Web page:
The Ship has a few functions and each one of them returns a new instance of Ship, making this an immutable data structure. The forward function generates a new Ship in a new location, taking advantage of both the plus and times operators we defined in Point2D! Move works similarly, but uses the specified direction rather than the ship’s facing.

The turnLeft and turnRight functions use a fold to generate new Ship objects that are turned in the direction we specify.

Now that we have all that, we can write a solution to part 1:

// In Day12

fun solvePart1(): Int =
    input.fold(Ship(Point2D.ORIGIN, Direction.East)) { ship, instruction ->
        val command = instruction.first()
        val amount = instruction.substring(1).toInt()
        when (command) {
            'N' -> ship.move(Direction.North, amount)
            'S' -> ship.move(Direction.South, amount)
            'E' -> ship.move(Direction.East, amount)
            'W' -> ship.move(Direction.West, amount)
            'F' -> ship.forward(amount)
            'L' -> ship.turnLeft(amount / 90)
            'R' -> ship.turnRight(amount / 90)
            else -> throw IllegalArgumentException("Unknown instruction: $instruction")
    }.at distanceTo Point2D.ORIGIN

Because every time we call a function on our Ship, we can fold over the input, generating a new Ship each time through. We’ll parse out the command (the first character of the input) and the amount (anything after the command), and use a when expression to interpret the commands. I won’t go into detail, mostly this should be self explanatory as we’re delegating the work to our Ship class, and in turn to either Direction or Point2D.

We can use our infix distanceTo function to figure out the distance from the origin point to the final Ship that our fold generates, giving us the answer to part 1. Star earned!


If you’ve earned every star up until this point, congratulations! We are half way through with Advent of Code 2020!

⭐ Day 12, Part 2

The puzzle text can be found here.

While most of the code we’ve written is useful for Part 2, we’ll need to make a couple of changes. First, we need to add the concept of rotation to our Point2D class, by adding some new functions:

// In Point2D

fun rotateLeft(): Point2D =
    Point2D(x = y * -1, y = x)

fun rotateRight(): Point2D =
    Point2D(x = y, y = x * -1)

These functions too me a while to write because I was having a hard time understanding the instructions as they were written. But after I wrote down and closely followed what we were being told, it eventually made sense. Essentially, we flip the x and y axis and negate one of them, depending on which direction we are turning.

And because we have a Ship, we might as well have a Waypoint in today’s puzzle as well:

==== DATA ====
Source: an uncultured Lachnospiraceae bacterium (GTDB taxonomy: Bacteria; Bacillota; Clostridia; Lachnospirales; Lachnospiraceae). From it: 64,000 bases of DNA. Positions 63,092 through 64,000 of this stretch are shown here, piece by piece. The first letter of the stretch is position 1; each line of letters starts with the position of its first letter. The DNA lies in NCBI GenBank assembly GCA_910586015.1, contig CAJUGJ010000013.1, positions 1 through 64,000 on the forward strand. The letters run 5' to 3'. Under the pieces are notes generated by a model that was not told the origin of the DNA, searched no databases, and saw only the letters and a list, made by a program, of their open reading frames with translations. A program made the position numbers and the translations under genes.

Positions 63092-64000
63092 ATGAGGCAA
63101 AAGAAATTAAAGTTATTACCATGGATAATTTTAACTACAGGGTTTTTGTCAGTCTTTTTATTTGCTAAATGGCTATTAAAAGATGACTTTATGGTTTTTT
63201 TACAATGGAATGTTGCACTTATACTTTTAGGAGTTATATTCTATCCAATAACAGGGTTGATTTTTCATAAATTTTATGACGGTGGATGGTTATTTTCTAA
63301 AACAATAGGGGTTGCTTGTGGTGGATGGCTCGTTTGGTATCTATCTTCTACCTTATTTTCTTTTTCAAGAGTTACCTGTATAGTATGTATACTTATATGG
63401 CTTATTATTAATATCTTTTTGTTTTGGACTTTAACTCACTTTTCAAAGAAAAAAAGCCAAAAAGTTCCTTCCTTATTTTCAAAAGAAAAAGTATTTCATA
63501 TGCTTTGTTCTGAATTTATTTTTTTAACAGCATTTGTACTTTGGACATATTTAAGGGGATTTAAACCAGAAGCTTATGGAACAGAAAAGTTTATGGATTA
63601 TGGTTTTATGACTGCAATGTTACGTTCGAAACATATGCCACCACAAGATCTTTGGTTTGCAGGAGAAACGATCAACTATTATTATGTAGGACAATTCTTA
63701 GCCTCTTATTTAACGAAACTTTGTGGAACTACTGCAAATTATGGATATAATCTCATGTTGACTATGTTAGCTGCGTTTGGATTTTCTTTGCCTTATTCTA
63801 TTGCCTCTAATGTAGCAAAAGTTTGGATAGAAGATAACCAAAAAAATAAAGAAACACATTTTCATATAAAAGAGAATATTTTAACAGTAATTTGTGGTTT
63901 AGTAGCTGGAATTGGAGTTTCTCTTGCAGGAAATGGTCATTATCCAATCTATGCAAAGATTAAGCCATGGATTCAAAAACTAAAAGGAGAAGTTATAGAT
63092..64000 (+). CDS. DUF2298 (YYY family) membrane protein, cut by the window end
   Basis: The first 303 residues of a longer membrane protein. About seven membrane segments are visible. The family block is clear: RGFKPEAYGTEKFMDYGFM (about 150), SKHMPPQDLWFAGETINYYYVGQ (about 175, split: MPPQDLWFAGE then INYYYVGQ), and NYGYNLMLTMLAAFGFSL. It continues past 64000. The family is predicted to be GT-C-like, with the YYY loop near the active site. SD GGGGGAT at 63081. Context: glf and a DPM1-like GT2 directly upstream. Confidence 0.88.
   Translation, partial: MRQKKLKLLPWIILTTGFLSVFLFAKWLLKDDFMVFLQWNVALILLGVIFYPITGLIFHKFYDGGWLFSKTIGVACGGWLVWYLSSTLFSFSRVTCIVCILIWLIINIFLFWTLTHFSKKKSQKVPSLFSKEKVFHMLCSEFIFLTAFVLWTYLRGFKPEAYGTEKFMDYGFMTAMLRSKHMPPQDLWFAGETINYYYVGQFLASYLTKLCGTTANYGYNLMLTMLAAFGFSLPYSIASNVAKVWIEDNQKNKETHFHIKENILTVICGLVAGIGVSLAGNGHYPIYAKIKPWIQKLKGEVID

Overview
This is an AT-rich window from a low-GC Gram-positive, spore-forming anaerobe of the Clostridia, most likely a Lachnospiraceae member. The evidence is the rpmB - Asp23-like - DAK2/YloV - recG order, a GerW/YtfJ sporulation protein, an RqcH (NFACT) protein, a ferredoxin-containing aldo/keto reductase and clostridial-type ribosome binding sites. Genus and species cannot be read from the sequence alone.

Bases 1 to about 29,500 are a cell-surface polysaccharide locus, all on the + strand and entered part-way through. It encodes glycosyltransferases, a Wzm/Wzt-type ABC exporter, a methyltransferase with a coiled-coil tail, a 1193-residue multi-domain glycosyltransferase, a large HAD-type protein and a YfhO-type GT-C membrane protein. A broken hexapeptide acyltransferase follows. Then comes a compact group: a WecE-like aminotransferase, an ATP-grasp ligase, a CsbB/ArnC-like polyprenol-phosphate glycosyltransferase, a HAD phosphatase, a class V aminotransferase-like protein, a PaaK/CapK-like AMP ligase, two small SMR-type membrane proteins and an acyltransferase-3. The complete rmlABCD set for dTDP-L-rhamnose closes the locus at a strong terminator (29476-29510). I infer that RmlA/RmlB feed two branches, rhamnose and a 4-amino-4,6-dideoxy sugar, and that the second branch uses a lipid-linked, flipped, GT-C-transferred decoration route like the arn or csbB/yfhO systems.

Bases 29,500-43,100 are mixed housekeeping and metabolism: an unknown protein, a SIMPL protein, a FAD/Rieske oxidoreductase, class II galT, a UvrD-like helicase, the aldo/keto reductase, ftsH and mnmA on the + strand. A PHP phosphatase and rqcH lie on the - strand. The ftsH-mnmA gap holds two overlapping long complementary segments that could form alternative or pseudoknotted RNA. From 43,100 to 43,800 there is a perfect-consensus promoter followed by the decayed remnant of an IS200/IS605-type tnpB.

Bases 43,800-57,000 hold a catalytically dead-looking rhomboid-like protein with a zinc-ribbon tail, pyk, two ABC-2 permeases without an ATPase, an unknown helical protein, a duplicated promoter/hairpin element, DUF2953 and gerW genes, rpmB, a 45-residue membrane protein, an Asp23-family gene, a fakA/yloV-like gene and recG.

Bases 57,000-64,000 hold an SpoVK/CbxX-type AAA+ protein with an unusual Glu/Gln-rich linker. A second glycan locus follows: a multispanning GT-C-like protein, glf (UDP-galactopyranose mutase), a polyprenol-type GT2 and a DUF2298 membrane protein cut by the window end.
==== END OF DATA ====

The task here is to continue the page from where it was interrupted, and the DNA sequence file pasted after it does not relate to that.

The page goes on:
// In Day12

data class Waypoint(val at: Point2D = Point2D(-1, 10)) {
    fun move(dir: Direction, amount: Int): Waypoint =
        Waypoint(at + (dir.offset * amount))

    fun turnLeft(amount: Int): Waypoint =
        (0 until amount).fold(this) { carry, _ ->

    fun turnRight(amount: Int): Waypoint =
        (0 until amount).fold(this) { carry, _ ->

We only have to have three functions for the Waypoint - how to move and how to turn. The move calculates a new location by multiplying the directional offset, and the rotations happen similar to how we implemented them earlier, depending on our Point2D functions.

Now we can solve part 2:

// In Day12

fun solvePart2(): Int {
    var waypoint = Waypoint()
    var ship = Ship()
    input.forEach { instruction ->
        val command = instruction.first()
        val amount = instruction.substring(1).toInt()
        when (command) {
            'N' -> waypoint = waypoint.move(Direction.North, amount)
            'S' -> waypoint = waypoint.move(Direction.South, amount)
            'E' -> waypoint = waypoint.move(Direction.East, amount)
            'W' -> waypoint = waypoint.move(Direction.West, amount)
            'F' -> ship = ship.copy(at = + ( * amount))
            'L' -> waypoint = waypoint.turnLeft(amount / 90)
            'R' -> waypoint = waypoint.turnRight(amount / 90)
            else -> throw IllegalArgumentException("Unknown instruction: $instruction")
    return Point2D.ORIGIN distanceTo

This looks a lot like the solution to part 1, except we aren’t doing it as a single expression, so I won’t go over it in great details. Because some instructions have us move the Ship and others have us move the Waypoint, I felt it was cleaner to make them both vars and set new values when we moved them, rather than trying to coordinate this all in a single expression. This version works similarly to part 1, but most of the instructions involved the waypoint instead of the ship.

Running this solves part 2.

See you tomorrow!

Further Reading

  1. Index of All Solutions - All posts and solutions for 2020, in Kotlin.
  2. My Github repo - Solutions and tests for each day.
  3. Solution - Full code for day 12
  4. Advent of Code - Come join in and do these challenges yourself!